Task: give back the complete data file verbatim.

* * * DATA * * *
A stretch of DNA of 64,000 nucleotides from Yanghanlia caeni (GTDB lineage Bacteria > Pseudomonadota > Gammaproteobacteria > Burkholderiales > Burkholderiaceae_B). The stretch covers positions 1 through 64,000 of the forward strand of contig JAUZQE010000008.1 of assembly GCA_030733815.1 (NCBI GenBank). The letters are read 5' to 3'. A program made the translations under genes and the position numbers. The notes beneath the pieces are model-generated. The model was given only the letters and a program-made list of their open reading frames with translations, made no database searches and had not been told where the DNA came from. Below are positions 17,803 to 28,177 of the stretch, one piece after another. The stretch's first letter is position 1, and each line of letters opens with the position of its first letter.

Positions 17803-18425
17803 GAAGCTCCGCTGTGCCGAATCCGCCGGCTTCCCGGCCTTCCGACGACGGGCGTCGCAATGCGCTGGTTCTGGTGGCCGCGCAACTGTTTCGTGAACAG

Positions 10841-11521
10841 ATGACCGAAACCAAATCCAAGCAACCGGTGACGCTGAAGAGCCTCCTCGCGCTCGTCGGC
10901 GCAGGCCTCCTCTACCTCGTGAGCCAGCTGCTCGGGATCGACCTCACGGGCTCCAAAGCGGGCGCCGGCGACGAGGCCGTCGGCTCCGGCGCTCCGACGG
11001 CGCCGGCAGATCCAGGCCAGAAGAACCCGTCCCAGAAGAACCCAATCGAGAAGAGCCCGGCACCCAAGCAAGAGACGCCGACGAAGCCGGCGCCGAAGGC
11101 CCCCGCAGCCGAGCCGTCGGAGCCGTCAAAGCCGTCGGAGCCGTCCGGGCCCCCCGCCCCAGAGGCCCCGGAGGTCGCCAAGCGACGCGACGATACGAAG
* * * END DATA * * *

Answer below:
A stretch of DNA of 64,000 nucleotides from Yanghanlia caeni (GTDB lineage Bacteria > Pseudomonadota > Gammaproteobacteria > Burkholderiales > Burkholderiaceae_B). The stretch covers positions 1 through 64,000 of the forward strand of contig JAUZQE010000008.1 of assembly GCA_030733815.1 (NCBI GenBank). The letters are read 5' to 3'. A program made the translations under genes and the position numbers. The notes beneath the pieces are model-generated. The model was given only the letters and a program-made list of their open reading frames with translations, made no database searches and had not been told where the DNA came from. Below are positions 17,803 to 28,177 of the stretch, one piece after another. The stretch's first letter is position 1, and each line of letters opens with the position of its first letter.

Positions 17803-18425
17803 GAAGCTCCGCTGTGCCGAATCCGCCGGCTTCCCGGCCTTCCGACGACGGGCGTCGCAATGCGCTGGTTCTGGTGGCCGCGCAACTGTTTCGTGAACAG

Positions 10841-11521
10841 ATGACCGAAACCAAATCCAAGCAACCGGTGACGCTGAAGAGCCTCCTCGCGCTCGTCGGC
10901 GCAGGCCTCCTCTACCTCGTGAGCCAGCTGCTCGGGATCGACCTCACGGGCTCCAAAGCGGGCGCCGGCGACGAGGCCGTCGGCTCCGGCGCTCCGACGG
11001 CGCCGGCAGATCCAGGCCAGAAGAACCCGTCCCAGAAGAACCCAATCGAGAAGAGCCCGGCACCCAAGCAAGAGACGCCGACGAAGCCGGCGCCGAAGGC
11101 CCCCGCAGCCGAGCCGTCGGAGCCGTCAAAGCCGTCGGAGCCGTCCGGGCCCCCCGCCCCAGAGGCCCCGGAGGTCGCCAAGCGACGCGACGATACGAAG